Preparing a project
Preparing a project

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Preparing a project

7.2 Feasibility studies

For some projects, particularly large or innovative ones, it may be appropriate to carry out a feasibility study before beginning the detailed work of planning and implementation. Alternatively, or in addition, it may be possible or desirable to try out an idea on a small scale, as a pilot project, before the main project begins. It may also be appropriate to carry out a feasibility study when there are still a number of options that would all appear to offer appropriate solutions to the problem addressed by the potential project. A feasibility study can help to clarify which option or options would achieve the objectives in the most acceptable way.

The purpose of a feasibility study is to determine whether the required outputs or outcomes can be achieved with the available resources. It should ensure that the concerns of all the stakeholders are considered. The key issues to be addressed will be:

  • Financial – comparing the costs of resourcing the project with the benefits it may bring and the costs that may arise if the project is not implemented.

  • Technical – establishing how any new system will mesh with existing systems, fitness for purpose, whether the organisation and staff have competence to work with the new technology, how to manage the transition.

  • Environmental and social – stakeholders’ concerns about environmental impact, impact of project on local environment and local social conditions.

  • Managerial – examining the implications for work practices, including any need for new staff or training for existing staff, changes to terms and conditions of employment, and implications for equal opportunities.

  • Value-related – investigating motivational and cultural issues to make sure that the project will win support, both for the processes used and for the intended outcomes.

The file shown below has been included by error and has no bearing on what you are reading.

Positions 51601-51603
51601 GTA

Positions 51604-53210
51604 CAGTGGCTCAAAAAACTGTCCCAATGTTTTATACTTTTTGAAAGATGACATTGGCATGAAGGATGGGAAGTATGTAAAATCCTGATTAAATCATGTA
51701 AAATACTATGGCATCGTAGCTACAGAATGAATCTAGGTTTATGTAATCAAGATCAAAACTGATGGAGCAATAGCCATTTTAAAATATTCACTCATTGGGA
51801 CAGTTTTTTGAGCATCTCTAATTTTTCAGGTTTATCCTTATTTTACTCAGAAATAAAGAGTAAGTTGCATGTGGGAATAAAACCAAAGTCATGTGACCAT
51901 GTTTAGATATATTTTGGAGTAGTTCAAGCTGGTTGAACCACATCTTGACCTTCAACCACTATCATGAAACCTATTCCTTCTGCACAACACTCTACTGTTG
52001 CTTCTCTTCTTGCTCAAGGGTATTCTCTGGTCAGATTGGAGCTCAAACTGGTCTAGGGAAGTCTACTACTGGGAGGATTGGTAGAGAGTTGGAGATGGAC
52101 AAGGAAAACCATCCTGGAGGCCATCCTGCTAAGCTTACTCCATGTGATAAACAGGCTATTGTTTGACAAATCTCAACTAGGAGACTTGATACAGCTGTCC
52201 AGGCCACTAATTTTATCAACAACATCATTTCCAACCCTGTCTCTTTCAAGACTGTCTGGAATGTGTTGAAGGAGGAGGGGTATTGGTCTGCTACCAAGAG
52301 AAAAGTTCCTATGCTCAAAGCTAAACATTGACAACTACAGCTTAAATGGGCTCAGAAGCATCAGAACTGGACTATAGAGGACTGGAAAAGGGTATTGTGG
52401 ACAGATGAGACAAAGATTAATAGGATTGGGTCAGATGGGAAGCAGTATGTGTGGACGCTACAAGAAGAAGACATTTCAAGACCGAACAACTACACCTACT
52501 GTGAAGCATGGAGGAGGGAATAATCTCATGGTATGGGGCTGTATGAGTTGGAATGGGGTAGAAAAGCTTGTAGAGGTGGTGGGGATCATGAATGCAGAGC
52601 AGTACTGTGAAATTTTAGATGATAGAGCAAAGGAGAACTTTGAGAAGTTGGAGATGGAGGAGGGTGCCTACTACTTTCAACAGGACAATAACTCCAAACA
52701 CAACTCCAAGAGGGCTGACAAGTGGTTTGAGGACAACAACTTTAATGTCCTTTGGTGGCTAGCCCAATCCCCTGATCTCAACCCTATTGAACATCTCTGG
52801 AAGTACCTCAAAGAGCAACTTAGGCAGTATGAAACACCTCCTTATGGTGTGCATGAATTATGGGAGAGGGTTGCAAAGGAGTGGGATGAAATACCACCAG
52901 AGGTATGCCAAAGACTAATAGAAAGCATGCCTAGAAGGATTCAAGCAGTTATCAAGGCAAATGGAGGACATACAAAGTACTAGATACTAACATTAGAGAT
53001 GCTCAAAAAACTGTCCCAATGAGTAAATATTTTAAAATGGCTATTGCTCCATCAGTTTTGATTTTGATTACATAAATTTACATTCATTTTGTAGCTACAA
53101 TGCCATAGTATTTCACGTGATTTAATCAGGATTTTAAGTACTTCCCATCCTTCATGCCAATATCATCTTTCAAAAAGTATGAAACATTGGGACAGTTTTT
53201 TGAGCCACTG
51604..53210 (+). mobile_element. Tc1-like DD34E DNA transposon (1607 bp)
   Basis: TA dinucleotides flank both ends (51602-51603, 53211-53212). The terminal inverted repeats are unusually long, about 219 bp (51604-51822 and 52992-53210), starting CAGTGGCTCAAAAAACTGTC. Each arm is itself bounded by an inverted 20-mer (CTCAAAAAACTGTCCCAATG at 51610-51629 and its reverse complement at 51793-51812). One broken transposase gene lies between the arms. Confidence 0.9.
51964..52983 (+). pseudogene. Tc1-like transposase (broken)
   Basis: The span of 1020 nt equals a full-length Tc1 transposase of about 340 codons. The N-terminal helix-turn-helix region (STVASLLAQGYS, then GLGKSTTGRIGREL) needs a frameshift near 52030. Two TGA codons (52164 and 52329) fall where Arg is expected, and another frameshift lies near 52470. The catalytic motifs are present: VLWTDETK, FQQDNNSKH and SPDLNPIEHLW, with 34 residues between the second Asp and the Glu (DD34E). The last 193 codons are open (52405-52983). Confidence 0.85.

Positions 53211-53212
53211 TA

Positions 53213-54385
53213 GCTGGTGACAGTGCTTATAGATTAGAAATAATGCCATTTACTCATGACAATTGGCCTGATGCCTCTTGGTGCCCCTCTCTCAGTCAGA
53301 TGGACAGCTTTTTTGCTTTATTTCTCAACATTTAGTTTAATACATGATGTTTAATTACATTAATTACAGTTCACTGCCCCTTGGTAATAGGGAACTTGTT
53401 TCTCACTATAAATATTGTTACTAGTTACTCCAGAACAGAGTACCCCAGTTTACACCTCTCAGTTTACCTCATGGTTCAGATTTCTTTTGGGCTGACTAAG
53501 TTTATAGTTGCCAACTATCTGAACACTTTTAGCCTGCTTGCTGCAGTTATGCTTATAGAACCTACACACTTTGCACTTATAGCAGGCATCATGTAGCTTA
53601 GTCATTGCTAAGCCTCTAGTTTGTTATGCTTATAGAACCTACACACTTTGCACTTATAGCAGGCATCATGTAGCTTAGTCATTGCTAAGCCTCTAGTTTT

A feasibility study may be a relatively brief activity. For a large project, however, it may have to be very comprehensive and could be regarded as a project in its own right, as in Example 1: A feasibility study.

Example 1: A feasibility study

Managers in a public library decided that its members, as well as a wider constituency of citizens in their town, would benefit from a directory of all services relevant to leisure pursuits and informal learning opportunities. The local council indicated that it might assist with publication and supported the idea.

The group conducted a feasibility study to consider whether:

  • similar projects have been successful elsewhere in terms of benefits to the local community;

  • the proposed project manager, who is a senior librarian, has the time and expertise to manage the project;

  • the support required from other agencies in the area for data collection is likely to be forthcoming;

  • the time and money are available to complete initial publication and make the directory available to the public;

  • statutory agencies or other voluntary organisations will provide funding in the long term to keep the directory up to date.

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